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Bishop Richard's Weekly video Message - Transcript 08/10/2020

Bishop Richard

Hello everyone and welcome to this week’s video.

One of the joys of being part of a worldwide church is its rich diversity. Whilst we will find immediate connections, worship with our friends in Tanzania is very different to worship in Nuremberg.Within our own church there is a huge diversity of worship style and theological emphasis. The genius of the gospel has been its ability by God’s grace to find a home in many different cultures without forcing those cultures into a monochrome sameness.

That means that the emphasis of our preaching and evangelism will be different depending on the culture we are speaking into. Paul preached very different evangelistic sermons to the Athenians than he did to Jewish people.Being part of a church with lots of different traditions and cultures, at its best, helps us not to get so captured by our own culture that we lose something of the essence of the gospel as a result. Every culture is in danger of creating a Christ in its own image, rather than the Jesus we read about in the bible.

Today we quite rightly emphasise God’s love, we talk about hope and the gospel being good news. All these things are true, but love is not just unconditional, positive regard.The love that Jesus displayed had an edge to it. The famous verse John 3:16 says, “God so loved the world,” not as an outpouring of affection, but in this way God loved the world – by sacrificing himself for us on a cross. Jesus modelled unconditional acceptance; he didn’t model unconditional approval. When he was set up to make a judgement on a woman caught in adultery he emphasised his lack of condemnation, but he didn’t imply that her behaviour didn’t matter. He encouraged her to live differently.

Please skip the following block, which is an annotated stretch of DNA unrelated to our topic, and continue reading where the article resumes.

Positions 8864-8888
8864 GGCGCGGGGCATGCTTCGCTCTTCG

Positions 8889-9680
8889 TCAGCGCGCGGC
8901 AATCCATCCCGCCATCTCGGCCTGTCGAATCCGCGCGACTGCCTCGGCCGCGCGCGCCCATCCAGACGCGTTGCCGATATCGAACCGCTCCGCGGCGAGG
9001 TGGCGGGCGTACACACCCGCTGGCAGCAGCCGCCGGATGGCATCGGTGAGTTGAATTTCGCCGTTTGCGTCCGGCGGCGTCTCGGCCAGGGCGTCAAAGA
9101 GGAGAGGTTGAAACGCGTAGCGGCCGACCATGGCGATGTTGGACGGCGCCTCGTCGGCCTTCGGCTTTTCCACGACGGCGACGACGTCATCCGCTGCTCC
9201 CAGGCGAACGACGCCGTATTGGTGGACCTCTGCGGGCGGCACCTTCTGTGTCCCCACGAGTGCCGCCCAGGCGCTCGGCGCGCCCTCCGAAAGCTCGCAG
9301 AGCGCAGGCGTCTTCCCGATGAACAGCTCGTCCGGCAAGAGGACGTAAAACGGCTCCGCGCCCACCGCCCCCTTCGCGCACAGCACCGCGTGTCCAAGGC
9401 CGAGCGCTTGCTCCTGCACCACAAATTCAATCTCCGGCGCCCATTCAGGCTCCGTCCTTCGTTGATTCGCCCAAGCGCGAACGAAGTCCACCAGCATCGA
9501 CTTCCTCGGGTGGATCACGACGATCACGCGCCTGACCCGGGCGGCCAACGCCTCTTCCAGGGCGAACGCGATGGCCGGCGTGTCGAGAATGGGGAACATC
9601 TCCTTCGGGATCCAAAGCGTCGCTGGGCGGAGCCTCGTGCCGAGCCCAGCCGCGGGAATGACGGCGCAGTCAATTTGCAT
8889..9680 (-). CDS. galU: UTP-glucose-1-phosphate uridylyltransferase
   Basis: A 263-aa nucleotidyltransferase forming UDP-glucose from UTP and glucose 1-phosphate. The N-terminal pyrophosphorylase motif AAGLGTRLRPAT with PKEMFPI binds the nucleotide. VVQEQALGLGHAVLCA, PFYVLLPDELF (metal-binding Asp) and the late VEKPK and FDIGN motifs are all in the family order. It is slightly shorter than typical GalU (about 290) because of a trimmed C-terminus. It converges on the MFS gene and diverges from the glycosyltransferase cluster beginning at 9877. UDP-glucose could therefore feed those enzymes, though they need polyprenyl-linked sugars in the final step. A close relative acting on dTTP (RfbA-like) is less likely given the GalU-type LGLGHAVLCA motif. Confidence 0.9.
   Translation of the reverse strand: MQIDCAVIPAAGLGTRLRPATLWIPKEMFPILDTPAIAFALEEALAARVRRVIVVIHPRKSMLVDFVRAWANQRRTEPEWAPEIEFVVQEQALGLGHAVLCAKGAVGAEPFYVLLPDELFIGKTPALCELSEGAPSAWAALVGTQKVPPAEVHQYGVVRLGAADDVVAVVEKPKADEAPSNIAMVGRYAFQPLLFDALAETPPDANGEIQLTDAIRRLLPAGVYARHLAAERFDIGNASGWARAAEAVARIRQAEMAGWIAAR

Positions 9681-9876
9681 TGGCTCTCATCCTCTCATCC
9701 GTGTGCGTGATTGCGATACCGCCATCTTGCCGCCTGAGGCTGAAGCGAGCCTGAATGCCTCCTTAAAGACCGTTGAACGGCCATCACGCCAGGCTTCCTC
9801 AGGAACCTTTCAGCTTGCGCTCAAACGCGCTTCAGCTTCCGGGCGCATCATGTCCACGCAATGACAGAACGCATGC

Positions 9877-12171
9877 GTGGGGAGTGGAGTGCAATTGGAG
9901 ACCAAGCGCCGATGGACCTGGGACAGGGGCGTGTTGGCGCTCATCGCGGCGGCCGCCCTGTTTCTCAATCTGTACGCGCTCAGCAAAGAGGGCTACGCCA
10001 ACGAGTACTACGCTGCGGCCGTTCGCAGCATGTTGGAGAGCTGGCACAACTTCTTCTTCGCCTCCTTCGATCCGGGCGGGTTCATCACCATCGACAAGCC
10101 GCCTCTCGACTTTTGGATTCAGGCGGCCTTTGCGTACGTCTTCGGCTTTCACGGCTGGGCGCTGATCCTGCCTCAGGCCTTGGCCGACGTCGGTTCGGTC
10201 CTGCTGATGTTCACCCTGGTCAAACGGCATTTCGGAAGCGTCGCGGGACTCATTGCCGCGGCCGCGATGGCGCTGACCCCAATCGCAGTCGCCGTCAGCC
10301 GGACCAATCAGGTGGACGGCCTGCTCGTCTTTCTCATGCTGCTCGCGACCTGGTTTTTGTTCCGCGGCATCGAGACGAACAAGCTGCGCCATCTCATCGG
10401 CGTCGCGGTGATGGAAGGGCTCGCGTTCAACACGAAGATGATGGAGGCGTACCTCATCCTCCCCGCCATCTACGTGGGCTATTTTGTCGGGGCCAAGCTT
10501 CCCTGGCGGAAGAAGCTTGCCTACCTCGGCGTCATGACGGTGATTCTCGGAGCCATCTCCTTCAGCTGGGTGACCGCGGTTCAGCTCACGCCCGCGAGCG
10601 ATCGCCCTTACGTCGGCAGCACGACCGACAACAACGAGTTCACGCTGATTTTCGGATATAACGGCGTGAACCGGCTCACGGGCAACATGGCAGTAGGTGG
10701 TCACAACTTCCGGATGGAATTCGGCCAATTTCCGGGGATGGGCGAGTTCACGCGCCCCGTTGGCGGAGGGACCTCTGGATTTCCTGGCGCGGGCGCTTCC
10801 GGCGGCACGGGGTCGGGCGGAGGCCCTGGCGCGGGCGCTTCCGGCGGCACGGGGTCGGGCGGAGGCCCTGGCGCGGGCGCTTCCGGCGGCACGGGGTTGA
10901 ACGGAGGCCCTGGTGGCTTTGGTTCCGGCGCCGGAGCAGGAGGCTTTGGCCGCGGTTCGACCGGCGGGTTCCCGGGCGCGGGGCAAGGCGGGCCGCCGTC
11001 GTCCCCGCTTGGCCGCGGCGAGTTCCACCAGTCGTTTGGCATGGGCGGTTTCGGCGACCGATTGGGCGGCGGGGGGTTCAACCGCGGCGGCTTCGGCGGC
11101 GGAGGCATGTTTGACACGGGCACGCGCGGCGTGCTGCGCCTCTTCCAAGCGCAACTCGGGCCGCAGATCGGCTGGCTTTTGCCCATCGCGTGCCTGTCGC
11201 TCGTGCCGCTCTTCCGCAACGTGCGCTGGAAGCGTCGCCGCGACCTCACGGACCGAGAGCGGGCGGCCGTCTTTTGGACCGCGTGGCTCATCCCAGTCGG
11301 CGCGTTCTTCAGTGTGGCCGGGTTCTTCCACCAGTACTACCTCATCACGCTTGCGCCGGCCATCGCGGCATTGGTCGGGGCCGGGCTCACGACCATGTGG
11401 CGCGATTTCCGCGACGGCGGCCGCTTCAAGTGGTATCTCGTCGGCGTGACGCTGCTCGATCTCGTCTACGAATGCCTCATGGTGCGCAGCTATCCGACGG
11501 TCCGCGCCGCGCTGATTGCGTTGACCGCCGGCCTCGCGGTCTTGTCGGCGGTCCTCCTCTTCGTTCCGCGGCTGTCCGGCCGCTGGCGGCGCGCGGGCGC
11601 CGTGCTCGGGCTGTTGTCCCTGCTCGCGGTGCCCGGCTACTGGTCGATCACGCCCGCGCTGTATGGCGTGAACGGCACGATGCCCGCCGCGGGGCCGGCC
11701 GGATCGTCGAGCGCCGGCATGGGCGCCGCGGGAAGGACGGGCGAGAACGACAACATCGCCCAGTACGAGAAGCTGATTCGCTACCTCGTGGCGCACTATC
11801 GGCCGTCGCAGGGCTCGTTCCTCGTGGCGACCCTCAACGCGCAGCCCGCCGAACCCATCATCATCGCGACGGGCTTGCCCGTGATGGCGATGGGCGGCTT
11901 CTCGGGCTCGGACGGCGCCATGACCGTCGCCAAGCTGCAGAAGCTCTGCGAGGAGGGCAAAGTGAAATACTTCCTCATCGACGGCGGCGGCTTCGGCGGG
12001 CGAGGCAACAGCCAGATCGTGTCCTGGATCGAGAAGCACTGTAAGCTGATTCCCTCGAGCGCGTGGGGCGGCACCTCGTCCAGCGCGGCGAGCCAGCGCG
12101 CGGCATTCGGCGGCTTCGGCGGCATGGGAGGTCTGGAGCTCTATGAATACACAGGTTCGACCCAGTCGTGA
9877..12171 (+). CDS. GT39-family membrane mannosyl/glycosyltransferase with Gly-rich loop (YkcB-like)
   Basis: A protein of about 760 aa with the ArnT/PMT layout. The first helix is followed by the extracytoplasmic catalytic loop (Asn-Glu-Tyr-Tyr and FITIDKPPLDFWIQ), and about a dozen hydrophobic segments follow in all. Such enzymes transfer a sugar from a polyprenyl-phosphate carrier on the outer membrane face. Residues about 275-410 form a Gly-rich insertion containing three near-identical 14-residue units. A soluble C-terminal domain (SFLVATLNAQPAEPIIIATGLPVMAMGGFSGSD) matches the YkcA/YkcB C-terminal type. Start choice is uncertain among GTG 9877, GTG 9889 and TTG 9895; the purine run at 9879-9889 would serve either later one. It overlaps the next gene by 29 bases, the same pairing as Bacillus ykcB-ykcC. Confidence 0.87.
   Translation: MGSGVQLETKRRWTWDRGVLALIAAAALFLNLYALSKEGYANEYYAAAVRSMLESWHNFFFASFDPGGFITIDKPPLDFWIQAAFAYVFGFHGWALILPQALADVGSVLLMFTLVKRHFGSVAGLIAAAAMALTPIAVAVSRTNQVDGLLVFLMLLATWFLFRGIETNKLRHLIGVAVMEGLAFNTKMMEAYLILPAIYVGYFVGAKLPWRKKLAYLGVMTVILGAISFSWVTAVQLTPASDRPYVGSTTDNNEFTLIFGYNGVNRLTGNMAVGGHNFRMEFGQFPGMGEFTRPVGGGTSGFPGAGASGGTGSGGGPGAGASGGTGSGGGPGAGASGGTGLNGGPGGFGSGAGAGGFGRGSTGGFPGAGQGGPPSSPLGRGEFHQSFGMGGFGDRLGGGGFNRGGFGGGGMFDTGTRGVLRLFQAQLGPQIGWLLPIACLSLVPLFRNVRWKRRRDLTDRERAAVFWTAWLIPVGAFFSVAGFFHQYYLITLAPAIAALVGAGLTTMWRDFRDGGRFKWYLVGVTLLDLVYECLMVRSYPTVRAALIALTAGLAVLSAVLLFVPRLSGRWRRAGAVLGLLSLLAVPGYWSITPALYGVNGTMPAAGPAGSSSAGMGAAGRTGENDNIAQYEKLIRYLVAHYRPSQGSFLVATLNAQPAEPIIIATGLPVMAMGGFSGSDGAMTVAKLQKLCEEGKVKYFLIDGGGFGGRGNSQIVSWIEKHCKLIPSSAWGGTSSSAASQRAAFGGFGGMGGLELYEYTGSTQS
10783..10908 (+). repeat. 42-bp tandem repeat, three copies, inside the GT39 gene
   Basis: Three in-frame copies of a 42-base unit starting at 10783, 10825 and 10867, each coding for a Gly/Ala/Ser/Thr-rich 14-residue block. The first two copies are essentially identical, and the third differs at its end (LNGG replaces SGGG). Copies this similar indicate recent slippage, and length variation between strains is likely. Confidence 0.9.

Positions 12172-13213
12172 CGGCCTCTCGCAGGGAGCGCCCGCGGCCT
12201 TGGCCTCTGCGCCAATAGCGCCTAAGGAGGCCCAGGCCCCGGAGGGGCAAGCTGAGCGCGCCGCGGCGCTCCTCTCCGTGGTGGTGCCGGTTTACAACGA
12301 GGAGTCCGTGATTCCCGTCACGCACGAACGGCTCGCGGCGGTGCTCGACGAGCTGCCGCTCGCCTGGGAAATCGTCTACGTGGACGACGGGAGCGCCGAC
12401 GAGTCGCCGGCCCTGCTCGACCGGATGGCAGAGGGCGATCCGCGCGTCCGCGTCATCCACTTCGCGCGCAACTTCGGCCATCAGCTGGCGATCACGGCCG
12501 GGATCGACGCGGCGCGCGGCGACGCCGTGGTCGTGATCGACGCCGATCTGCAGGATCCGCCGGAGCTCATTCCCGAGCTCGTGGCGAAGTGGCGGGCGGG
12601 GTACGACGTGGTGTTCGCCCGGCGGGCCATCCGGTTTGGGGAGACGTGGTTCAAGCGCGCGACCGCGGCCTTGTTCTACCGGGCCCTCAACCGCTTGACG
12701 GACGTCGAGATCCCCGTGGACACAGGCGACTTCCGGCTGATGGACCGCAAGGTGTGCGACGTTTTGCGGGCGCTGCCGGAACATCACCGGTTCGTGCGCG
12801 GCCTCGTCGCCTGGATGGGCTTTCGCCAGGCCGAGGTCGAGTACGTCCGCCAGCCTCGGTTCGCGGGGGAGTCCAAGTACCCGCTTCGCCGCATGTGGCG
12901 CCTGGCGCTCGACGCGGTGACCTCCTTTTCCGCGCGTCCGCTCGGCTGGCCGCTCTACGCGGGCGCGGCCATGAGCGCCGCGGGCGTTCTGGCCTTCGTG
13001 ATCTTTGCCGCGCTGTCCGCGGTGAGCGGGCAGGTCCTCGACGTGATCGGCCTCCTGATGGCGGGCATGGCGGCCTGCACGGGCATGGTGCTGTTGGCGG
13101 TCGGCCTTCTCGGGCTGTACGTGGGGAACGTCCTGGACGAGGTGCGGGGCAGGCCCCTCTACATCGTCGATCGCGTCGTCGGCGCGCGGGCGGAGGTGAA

The gospel is good news because it first diagnoses some very bad news about the human condition and then provides a remedy for it. We are fearfully and wonderfully made, as Psalm 139 tells us; in the image of God, as Genesis 1 declares and at the end of the creation story God looks at everything he made (including us) and says it was very good. This is his first word to humanity. However, the scriptures also make clear that left to our own devices we are alienated from God, as Augustine said, “collapsed in on ourselves.” Whilst it is God’s desire that this condition isn’t permanent, it does raise the possibility that our own choices can make it so. Rather like a bowling ball, there is an integral part of us causing us to deviate from the straight and narrow.Francis Spufford in his wonderful book ‘Unapologetic’ describes it as the ‘high potential to muck things up’.Actually, he uses a word that rhymes with muck that I can’t use unless I want these videos to be notorious rather than popular. Nowadays our culture, if it thinks of God at all, tends to view him as a sort of indulgent cosmic grandfather.Loving us is his job, making any demands on us in return most certainly isn’t. Our forbears received the gospel as marvellous good news because they had a much keener sense that all was not well with the human condition and Jesus offered forgiveness for our personal guilt and a means of spiritual and moral reformation.